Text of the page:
That’s just not true!
The Earth is closest to the sun in January! If it’s a matter of how close we are to the sun then January should be the hottest month and it’s not.
So what’s going on?
The temperature of Earth has to do with the tilt of its axis; not how close or far it is from the sun. The sun’s rays shine at a steep angle in the summer. Because of this, the light is very focused and a lot of energy hits one spot at a time. In the winter, the sun’s rays hit Earth at less of an angle. With the light spread over a greater distance, there just isn’t enough focused energy to make it very hot.
Another thing at work in keeping summer hot and winter cold is that the days are longer in the summer. This means there’s not only focused light reaching Earth, but plenty of it! In winter, when the days are shorter, there just isn’t enough daylight to heat things up.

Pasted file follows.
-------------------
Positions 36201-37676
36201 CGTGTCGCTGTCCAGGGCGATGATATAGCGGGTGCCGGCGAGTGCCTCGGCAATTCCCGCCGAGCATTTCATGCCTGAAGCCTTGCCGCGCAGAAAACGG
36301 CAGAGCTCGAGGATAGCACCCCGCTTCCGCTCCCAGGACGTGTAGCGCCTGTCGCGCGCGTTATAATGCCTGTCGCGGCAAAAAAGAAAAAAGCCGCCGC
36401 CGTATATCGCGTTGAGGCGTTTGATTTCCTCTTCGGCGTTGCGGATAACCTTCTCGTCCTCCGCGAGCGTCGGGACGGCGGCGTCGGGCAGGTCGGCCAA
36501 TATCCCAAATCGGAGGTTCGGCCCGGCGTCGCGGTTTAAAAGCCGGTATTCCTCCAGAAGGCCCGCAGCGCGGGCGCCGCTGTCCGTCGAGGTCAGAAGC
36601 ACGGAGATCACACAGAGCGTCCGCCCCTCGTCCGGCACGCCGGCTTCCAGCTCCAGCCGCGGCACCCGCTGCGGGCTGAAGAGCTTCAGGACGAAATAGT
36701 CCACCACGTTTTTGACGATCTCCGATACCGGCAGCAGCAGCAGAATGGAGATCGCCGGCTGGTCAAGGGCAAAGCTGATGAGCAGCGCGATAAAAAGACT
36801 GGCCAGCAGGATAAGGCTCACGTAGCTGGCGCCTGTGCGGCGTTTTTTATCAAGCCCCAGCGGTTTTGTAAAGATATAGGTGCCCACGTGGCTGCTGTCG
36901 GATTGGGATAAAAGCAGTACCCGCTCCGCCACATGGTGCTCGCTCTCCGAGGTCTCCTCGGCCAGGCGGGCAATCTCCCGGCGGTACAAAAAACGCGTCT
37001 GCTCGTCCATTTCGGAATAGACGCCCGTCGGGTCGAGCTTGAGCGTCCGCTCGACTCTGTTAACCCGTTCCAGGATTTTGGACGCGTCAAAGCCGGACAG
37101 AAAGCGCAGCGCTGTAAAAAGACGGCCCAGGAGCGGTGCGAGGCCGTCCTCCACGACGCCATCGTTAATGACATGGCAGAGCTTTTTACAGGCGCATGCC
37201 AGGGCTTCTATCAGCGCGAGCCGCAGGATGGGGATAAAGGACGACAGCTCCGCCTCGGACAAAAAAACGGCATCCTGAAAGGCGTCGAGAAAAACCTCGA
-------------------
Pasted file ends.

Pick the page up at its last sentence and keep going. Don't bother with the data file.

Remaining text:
Try It Yourself:
Take a flashlight into a dark room.
Shine the flashlight at a steep angle and see how strong the beam is on that spot.
Shine the flashlight at less of an angle and see how strong the beam is on that spot.
(Not sure what a steep angle is versus a shallow angle? If the floor is the 0 degrees and the ceiling is 90 degrees, a steep angle would be when the flashlight is shining down from about shoulder height. A shallow angle would be when the flashlight is shining from around your knee. Give it a try and see for yourself.)
Related Posts: Summer in the US, WInter in Australia